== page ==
A General History and Collection of Voyages and Travels — Volume 14 eBook

Robert Kerr (writer)
This eBook from the Gutenberg Project consists of approximately 822 pages of information about A General History and Collection of Voyages and Travels — Volume 14.
the sun, though somewhat paler.  It burst a few moments after, and left behind it several bright sparks, of which the largest, of an oblong shape, moved quickly out of our horizon, whilst a kind of bluish flame followed, and marked its course.  Some heard a hissing noise, which accompanied the swift descent of this meteor.  Our shipmates expected a fresh gale after its appearance; having frequently observed the same to ensue upon similar occasions.  And in fact, whatever may be the relation between this phenomenon, and the motion of the atmosphere, or whether it was accident, their predictions were verified the same night, when a brisk gale sprung up, which settled at south.”—­G.F.
If the opinion of some philosophers as to the origin of these fire- balls, be correct, viz. that they are produced by the combination of animal or vegetable products suspended in the atmosphere, it is easy to understand, how, the equilibrium of the atmosphere being destroyed by the condensation, if one may so call it, of a large part of its constituent principles, those meteors should be followed by considerable gales or storms.  Perhaps, indeed, this opinion best explains all the circumstances of this phenomenon, and especially the occurrence so constantly observed of such agitation.  The subject, however, is still involved in a good deal of difficulty, from which a long and very accurate course of examination is requisite to deliver it.  Much has been effected in this respect, since the publication of Forster’s work; and there is no reason to doubt, that the application of an improved chemistry to a careful comparison of all the authentic relations of such phenomena, will issue in a satisfactory solution.—­E.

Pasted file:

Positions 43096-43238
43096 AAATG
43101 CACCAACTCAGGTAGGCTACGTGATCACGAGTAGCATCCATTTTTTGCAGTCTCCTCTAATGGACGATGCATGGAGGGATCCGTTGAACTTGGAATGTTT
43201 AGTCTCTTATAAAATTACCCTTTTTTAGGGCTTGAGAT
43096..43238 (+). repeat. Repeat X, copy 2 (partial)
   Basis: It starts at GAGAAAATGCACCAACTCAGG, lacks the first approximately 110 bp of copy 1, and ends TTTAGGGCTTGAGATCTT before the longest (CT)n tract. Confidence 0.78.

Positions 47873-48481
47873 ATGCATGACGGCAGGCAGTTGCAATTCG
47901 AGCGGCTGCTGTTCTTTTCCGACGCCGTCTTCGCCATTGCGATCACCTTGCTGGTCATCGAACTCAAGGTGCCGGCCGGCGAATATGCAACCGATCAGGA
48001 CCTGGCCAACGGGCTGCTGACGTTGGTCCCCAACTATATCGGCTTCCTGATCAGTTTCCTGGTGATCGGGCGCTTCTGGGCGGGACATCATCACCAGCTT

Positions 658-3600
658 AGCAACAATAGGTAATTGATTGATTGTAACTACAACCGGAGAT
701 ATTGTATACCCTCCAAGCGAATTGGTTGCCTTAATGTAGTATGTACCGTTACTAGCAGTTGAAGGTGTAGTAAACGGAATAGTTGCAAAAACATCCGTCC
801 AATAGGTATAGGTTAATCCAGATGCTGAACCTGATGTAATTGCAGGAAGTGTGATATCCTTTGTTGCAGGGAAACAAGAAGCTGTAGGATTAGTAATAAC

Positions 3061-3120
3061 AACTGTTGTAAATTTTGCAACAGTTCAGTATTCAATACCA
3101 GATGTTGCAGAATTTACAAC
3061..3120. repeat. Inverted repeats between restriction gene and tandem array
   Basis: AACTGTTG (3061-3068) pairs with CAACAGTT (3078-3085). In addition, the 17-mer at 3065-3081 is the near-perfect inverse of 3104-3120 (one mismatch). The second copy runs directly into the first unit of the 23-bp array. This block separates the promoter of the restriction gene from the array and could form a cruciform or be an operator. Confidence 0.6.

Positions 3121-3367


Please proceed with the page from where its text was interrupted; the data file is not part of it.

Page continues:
Sequel of the Passage from New Caledonia to New Zealand, with an Account of the Discovery of Norfolk Island; and the Incidents that happened while the Ship lay in Queen Charlotte’s Sound.

The wind continuing at S.W., W.S.W., and W., blowing a fresh gale, and now and then squalls, with showers of rain, we steered to S.S.E, without meeting with any remarkable occurrence till near noon on the 6th, when it fell calm.  At this time we were in the latitude of 27 deg. 50’ S., longitude 171 deg. 43’ E. The calm continued till noon the next day, during which time we observed the variation to be 10 deg. 33’ E. I now ordered the carpenters to work to caulk the decks.  As we had neither pitch, tar, nor rosin, left to pay the seams, this was done with varnish of pine, and afterwards covered with coral sand, which made a cement far exceeding my expectation.  In the afternoon, we had a boat in the water, and shot two albatrosses, which were geese to us.  We had seen one of this kind of birds the day before, which was the first we observed since we had been within the tropic.  On the 7th, at one p.m. a breeze sprung up at south; soon after it veered to, and fixed at S.E. by S., and blew a gentle gale, attended with pleasant weather.

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